So let’s see what’s up for music reviews this time…
Kim looks at a very special recording in the form of Willie’s Last Session: ‘Imagine old friends getting together to play one last session, nine days before one of their members passes on from cancer. Folks who have an ease of playing together that can only come with the years. This is that album, recorded in 1993 and assembled on disc in 1999. …The selections are mostly happy tunes, as befits a dance band and a final musical celebration for an old friend.’
Not to be outdone, Gary reviews a new release by Golfam Khayam and Mona Matbou Riahi, Iranian musicians who play guitar and clarinet, respectively. Gary says that on their album Narrante, ‘these two are combining Persian and western musical traditions in unusual ways. Their music to my ears sounds like it draws heavily from Andalusian traditions, Spanish classical guitar and the like, with other influences from contemporary classical and avant-garde styles.’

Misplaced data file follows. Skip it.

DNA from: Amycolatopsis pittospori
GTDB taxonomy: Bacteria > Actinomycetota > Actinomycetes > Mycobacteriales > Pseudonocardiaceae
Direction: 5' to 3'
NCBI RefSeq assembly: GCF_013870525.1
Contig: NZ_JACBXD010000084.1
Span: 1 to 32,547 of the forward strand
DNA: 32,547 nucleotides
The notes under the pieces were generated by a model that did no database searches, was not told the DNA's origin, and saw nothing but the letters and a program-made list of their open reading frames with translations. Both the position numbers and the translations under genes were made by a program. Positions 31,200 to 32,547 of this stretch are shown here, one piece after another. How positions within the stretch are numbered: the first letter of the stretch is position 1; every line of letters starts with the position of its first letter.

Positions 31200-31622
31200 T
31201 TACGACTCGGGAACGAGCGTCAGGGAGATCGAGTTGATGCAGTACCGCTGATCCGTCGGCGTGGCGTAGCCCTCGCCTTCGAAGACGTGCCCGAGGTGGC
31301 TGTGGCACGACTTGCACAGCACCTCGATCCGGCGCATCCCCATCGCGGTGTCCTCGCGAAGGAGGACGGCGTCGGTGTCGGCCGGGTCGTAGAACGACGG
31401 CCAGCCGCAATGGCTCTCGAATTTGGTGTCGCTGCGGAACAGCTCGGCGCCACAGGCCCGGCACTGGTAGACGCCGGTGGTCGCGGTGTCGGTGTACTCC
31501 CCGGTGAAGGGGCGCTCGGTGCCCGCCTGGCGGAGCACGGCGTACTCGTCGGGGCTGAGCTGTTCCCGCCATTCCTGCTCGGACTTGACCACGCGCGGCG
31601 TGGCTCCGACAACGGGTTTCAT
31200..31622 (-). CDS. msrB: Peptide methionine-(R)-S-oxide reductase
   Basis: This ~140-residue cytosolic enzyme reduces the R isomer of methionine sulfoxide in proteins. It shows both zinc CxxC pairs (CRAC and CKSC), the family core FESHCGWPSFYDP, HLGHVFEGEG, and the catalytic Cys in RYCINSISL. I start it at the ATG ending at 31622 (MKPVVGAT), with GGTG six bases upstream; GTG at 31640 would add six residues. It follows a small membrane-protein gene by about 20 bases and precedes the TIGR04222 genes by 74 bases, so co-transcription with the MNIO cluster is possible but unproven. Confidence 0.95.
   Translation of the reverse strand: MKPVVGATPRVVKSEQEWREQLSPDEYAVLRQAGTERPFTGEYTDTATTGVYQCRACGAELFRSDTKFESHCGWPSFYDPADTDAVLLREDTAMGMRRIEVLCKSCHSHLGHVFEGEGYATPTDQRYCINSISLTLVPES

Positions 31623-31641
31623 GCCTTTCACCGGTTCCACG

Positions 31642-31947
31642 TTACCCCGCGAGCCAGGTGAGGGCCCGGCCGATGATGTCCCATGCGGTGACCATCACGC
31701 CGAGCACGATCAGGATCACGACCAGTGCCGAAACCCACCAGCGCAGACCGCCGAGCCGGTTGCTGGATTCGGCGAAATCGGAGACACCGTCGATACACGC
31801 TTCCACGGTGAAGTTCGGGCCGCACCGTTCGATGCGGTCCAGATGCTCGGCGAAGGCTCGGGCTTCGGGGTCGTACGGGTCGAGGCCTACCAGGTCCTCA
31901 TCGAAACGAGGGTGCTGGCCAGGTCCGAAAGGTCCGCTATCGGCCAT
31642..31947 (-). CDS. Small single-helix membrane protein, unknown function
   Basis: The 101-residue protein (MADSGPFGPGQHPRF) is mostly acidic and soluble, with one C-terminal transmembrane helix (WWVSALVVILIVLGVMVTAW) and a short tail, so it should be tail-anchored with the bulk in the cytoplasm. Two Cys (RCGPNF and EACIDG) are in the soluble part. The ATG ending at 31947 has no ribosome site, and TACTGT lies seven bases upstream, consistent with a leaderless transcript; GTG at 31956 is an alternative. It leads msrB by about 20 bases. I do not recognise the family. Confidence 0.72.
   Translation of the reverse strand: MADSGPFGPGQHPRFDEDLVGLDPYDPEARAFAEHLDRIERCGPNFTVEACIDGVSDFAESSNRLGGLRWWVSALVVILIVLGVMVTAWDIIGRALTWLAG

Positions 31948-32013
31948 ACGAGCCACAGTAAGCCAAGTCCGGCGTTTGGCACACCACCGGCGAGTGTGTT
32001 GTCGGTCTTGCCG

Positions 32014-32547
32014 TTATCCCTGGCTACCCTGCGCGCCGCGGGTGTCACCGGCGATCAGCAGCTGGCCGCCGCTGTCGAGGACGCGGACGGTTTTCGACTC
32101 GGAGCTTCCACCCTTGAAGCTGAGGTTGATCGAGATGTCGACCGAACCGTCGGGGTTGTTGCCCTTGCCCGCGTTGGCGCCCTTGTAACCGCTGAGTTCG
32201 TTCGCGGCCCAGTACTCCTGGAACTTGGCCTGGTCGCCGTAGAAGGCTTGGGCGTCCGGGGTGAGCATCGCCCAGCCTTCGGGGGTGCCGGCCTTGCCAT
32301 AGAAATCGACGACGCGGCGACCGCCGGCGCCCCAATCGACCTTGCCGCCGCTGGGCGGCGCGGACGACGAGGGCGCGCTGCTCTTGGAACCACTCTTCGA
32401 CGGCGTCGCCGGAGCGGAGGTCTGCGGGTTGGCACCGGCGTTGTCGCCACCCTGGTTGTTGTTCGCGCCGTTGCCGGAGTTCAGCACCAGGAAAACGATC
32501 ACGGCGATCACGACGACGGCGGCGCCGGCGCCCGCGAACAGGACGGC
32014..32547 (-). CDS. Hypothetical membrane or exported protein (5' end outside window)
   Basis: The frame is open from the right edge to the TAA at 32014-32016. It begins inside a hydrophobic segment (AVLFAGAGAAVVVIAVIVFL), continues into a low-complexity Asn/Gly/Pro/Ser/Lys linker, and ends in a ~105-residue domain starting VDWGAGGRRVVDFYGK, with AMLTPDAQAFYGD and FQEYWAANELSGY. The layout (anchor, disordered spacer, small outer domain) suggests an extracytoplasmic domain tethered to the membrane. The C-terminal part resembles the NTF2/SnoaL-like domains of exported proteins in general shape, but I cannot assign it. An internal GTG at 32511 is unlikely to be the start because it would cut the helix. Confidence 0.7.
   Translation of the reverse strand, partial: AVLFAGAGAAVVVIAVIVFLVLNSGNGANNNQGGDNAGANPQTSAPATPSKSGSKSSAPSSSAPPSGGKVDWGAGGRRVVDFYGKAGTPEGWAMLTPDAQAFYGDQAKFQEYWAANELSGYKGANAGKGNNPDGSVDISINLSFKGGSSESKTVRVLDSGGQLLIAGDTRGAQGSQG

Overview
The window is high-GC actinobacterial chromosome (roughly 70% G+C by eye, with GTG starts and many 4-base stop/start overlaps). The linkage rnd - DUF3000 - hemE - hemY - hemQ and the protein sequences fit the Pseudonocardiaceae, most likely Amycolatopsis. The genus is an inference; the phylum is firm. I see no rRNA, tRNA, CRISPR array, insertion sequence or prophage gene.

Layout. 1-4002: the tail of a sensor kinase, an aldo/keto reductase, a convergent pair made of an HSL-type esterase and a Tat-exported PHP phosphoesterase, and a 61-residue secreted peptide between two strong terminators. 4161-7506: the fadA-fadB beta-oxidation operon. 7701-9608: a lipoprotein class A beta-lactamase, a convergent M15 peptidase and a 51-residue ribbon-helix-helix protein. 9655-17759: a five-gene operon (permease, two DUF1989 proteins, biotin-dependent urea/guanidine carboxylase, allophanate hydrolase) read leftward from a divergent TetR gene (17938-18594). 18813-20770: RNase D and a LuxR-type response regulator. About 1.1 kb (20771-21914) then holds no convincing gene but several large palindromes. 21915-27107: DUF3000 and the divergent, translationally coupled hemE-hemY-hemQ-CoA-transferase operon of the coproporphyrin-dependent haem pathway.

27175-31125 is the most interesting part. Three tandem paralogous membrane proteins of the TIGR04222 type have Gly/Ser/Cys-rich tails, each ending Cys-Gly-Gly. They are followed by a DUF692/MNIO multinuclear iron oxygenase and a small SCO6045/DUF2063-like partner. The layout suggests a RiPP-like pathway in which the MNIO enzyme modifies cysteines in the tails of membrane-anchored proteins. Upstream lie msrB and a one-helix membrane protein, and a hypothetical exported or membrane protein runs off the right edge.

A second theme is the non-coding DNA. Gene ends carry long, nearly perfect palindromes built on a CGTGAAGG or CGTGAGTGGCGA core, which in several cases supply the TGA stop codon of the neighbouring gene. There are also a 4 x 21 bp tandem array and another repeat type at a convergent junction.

Paul says of the Strange but True: 25 Years of Friends & Tunes that ‘Northumbrian piper Kathryn Tickell has long been one of my favourite musicians. I can’t exactly put my finger on why; whether it’s the sublime playing, the always eclectic choice of songs and tunes, or even something as frivolous as knowing she was the inspiration for the lead character in one of my most-loved books, The Little Country by Charles de Lint. A lot of it has a great deal to do with the wonderful instrument she plays, the Northumbrian smallpipes, which are neither as harsh as the Scottish bagpipes nor as low and mournful as the Uilleann pipes.’